The profit sharing plan is generally the most flexible qualified plan that is available. Company contributions to a profit sharing plan are usually made on a discretionary basis. Each year the employer decides the amount, if any, to be contributed to the plan. For tax deduction purposes, the company contribution cannot exceed 25% of the total compensation of all eligible employees. The maximum eligible compensation that can be considered for any single employee is $265,000 in 2016.
The contribution is usually allocated to employees in proportion to compensation and may be allocated using a formula that is integrated with Social Security, resulting in larger contributions for higher paid employees.
Amounts contributed to the plan accumulate tax free and are distributed to participants at retirement, after a fixed number of years or upon the occurrence of a specific event such as disability, death or termination of employment.
More and more employees view 401(k) plans as a valuable benefit which has made them the most popular type of retirement plan today. Employees can benefit from a 401(k) plan even if the employer makes no contribution. Employees can voluntarily elect to make pre-tax contributions through payroll deductions up to an annual maximum limit ($18,000 in 2016). The plan may also permit employees age 50 and older to make additional “catch-up” contributions, up to an annual maximum limit ($6,000 in 2016). Employee contributions are 100% vested at all times.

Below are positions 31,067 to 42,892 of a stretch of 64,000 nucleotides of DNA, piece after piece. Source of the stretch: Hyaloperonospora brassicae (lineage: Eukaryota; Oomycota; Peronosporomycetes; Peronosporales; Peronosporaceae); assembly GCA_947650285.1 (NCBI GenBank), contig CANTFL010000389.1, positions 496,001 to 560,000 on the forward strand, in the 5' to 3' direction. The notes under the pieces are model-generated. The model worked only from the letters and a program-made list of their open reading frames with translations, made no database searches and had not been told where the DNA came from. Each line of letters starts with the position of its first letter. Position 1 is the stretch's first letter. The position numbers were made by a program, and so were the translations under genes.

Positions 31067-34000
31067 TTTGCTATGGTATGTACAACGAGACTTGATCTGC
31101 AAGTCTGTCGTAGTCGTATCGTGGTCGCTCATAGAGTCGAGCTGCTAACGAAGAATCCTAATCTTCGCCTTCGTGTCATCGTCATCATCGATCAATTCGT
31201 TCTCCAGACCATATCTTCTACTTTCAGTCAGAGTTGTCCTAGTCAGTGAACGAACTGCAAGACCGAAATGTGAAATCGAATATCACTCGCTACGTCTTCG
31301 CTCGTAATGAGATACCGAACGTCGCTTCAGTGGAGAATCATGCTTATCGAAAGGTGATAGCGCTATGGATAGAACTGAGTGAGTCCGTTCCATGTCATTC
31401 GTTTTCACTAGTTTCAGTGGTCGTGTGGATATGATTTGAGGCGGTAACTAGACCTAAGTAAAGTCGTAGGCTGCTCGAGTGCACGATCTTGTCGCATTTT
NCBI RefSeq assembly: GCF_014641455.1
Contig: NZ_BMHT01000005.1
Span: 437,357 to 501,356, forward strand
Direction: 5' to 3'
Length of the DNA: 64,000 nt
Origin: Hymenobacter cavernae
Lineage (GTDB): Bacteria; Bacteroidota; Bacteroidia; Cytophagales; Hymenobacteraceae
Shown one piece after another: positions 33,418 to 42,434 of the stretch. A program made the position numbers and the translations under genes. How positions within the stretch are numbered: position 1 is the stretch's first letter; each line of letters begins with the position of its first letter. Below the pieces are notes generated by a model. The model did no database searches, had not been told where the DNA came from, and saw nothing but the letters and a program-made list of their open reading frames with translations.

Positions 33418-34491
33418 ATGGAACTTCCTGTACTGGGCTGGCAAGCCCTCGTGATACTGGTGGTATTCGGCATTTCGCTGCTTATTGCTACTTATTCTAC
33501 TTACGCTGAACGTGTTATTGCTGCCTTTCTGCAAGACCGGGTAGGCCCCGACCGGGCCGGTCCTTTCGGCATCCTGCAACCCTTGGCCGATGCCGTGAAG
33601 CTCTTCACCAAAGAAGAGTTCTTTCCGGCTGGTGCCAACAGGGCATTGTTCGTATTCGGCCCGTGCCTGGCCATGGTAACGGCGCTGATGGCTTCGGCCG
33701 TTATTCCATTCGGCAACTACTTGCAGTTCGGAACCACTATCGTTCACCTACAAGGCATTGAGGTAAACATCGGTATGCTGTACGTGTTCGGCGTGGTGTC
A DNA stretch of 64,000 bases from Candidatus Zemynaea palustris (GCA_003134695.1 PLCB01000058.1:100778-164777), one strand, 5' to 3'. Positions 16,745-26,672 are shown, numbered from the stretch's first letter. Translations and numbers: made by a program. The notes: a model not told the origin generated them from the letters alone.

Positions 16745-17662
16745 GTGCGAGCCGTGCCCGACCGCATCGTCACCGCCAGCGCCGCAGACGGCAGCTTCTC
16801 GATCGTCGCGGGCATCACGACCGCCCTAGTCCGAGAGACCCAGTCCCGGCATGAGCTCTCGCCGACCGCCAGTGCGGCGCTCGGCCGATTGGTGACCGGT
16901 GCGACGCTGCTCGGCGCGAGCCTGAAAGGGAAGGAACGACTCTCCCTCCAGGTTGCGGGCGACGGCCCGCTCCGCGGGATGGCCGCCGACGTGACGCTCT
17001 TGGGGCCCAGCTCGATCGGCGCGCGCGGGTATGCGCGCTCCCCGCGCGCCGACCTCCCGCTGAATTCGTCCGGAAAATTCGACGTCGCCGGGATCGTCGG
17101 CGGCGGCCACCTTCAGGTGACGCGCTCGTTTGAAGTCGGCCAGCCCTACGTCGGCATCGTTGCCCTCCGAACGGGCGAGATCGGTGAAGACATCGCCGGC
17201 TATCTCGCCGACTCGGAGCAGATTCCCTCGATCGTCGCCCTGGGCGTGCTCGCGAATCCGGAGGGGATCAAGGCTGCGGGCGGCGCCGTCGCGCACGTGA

The plan may also permit employees to make after-tax Roth contributions through payroll deductions instead of pre-tax contributions. Roth contributions allow an employee to receive a tax-free distribution of the contributions and of the earnings on the employee’s Roth contributions if the distribution meets certain requirements.
The employer will often match some portion of the amount deferred by the employee in order to encourage greater employee participation (e.g., 25% match on the first 4% deferred by the employee). Since a 401(k) plan is a type of profit sharing plan, profit sharing contributions may be made in addition to, or instead of, matching contributions. Many employers offer employees the opportunity to take hardship withdrawals or to borrow from the plan.
Employee and employer matching contributions are subject to special nondiscrimination tests which limit how much the group of employees referred to as “Highly Compensated Employees” can defer based on the amounts deferred by the “Non-Highly Compensated Employees.” In general, employees who fall into the following two categories are considered to be Highly Compensated Employees:
- An employee who owns more than 5% of the business at any time during the current plan year or immediately preceding plan year (ownership attribution rules apply which treat an individual as owning stock owned by his or her spouse, children, grandchildren or parents); or
- An employee who received compensation in excess of the indexed limit in the preceding plan year (indexed limit is $120,000 in 2016). The employer may elect that this group be limited to the top 20% of employees based on compensation.
New Comparability Plans
New comparability plans, sometimes referred to as “cross-tested plans,” are usually profit sharing plans that are tested for nondiscrimination as though they were defined benefit plans. By doing so, certain employees may receive much higher allocations than would be permitted by standard nondiscrimination testing. New comparability plans are generally utilized by small businesses that want to maximize contributions for owners and higher paid employees, while minimizing contributions for all other eligible employees.
Employees are divided into groups based on valid business classifications, i.e., owners and non-owners. Each group may receive a different contribution percentage. For example, a higher contribution percentage may be given for the owner group than for the non-owner group, as long as the plan satisfies the nondiscrimination requirements.